Sunday, November 28, 2010

Lovely Lettuces!

There is a bit of a standing joke in my house about my salads, perpetuated by my oldest daughter, Emily.

When I make a comment about salad  I've prepared for supper, you know like "have some salad", or "pass the salad"- the retort is always this.  "You mean bowl of lettuce?"

Because I guess that is what my salads are.  No sweet tomatoes or crispy carrot chunks, no colourful peppers or cool cukes.  Bowl o' lettuce.

And if that is what your salads are, the lettuce and greens had better be good.  There is nothing to divert your attention elsewhere.  If your lettuce isn't up to snuff, your salad is a failure.  Limp and browned leaves won't cut it.  Leave that to the chain restaurants.

There are far more lettuce varieties in the grocery stores now than there was even 10 years ago.  But, my friend, tip of the iceberg.  The number of lettuce varieties out there is astounding.  And the best ones aren't in the grocery stores.  The best ones are in your garden.

But first a little lettuce primer.

Most lettuce cultivars, (Latuca sativa), are one of five types of lettuce; leaf, romaine, butterhead, summer crisp and crisphead.  Each type offers the grower different desirable characteristics usually related to texture.  Do you prefer a crispy, soft, frilly or succulent lettuce?  Some are easier to grow than others, while some are sweeter, some have a huge range of colours, some are more heat or cold tolerant and some will hold in the garden longer.  Ahh, so many decisions!  But don't think about it too long- just buy some good seed and get growing!

Lettuces have been around for a long, long time.  They were first mentioned in literature in 440 B.C. and were deemed valuable as both medicine and food.  As medicine they were thought to act as a sedative and help with sleep, while also refreshing the body. It was believed that in fact it was a lettuce tonic that cured Augustus Caesar when he was ailing.

According to Greek mythology, when Adonis died, Venus threw herself on a bed of lettuce to stem her grief and cool her desire.  Sounds quite reasonable doesn't it?  I'll give that a try next spring!

Despite this earlier greatness, advice in the 16th century was that children born of lettuce eaters "do become idle foolish and peevish persons".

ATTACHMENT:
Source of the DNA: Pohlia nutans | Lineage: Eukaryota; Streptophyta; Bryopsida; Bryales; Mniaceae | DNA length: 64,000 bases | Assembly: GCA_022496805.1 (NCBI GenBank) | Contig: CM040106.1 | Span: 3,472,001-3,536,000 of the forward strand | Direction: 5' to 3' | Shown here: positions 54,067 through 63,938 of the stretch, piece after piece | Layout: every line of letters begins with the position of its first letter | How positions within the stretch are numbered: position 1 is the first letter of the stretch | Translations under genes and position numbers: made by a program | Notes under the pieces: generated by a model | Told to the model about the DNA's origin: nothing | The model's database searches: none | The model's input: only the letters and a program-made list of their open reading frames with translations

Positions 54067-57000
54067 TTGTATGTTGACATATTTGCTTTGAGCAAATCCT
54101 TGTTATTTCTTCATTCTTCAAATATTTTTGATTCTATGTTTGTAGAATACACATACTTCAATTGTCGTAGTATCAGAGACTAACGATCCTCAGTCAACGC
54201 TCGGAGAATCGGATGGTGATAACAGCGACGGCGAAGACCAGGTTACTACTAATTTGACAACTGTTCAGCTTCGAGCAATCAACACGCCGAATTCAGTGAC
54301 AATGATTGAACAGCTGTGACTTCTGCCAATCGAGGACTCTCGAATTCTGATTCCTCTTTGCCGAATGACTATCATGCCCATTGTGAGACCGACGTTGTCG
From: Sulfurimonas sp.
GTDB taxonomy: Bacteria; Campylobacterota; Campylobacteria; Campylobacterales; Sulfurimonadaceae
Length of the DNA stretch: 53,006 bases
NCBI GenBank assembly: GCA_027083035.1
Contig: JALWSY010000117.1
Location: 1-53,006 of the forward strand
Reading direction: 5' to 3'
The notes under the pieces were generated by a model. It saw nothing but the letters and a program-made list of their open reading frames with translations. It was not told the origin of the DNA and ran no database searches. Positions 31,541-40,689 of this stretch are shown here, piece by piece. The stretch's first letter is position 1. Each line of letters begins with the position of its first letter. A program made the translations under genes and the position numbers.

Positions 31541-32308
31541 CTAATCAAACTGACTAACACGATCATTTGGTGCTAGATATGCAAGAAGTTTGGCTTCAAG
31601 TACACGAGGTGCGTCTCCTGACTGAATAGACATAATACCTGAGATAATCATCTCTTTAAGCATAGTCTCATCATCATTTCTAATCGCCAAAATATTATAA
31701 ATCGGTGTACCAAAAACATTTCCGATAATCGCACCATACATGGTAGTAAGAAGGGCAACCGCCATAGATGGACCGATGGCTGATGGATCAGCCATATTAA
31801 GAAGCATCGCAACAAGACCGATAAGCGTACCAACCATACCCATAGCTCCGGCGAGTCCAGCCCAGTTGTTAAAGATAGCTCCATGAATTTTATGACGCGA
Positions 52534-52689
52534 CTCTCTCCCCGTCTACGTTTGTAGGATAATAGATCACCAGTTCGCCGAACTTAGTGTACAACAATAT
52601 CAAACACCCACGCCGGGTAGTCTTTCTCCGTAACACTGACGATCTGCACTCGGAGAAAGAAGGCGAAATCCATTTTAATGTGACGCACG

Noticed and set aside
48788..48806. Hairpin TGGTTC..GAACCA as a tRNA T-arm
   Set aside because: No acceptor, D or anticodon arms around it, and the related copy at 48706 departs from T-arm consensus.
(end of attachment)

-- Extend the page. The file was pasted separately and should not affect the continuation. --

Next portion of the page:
Clearly a divergence of opinion as time went on.

Intriguingly enough, lettuce is a member of the sunflower family and a descendant of a weed called prickly lettuce ( Latuca serriola).  Prickly lettuce is a very common weed, found all over my farm and probably many properties across Canada and the US.

There are hundreds of known cultivars of lettuce, some unique to the culture they are grown in.  Hundreds are listed in my 2010 Seed Savers Exchange Yearbook, and reading the descriptions of them can make one a tad hungry for some leafy goodness.

I don't really have a clue how many varieties I grow.  Let's say lots!

But every year there are some that always grace my garden because of their preferred goodness.
Bronze Arrow (aka Bronze Arrowhead) is one.  It is considered a leaf lettuce, and has gorgeous colouring; bronze-purple oakleaf type leaves, and a sturdy crunchy spine.  It holds well in the garden and has a distinctive taste.

Other favourites are Forellenschuss, a gorgeous speckled romaine type, the frilly Black Seeded Simpson and Susan's Red Iceberg.  But I could go on.

A great way to try different types is to buy a mix.  I like the Seed Savers Lettuce Mix.  It can be started in flats and transplanted out early in the season to obtain heads, or sown as a cutting mix which means sowing close together and cutting when several inches tall.

I find lettuce needs a good fertile soil, a smooth and fine seed bed, and lots of water.  It is possible to grow lettuce throughout the year, if watering is paid particular attention to in the summer heat, and the right varieties are chosen for hot or cold conditions. In the winter in Southern Ontario, a cold frame or covering of some sort is essential.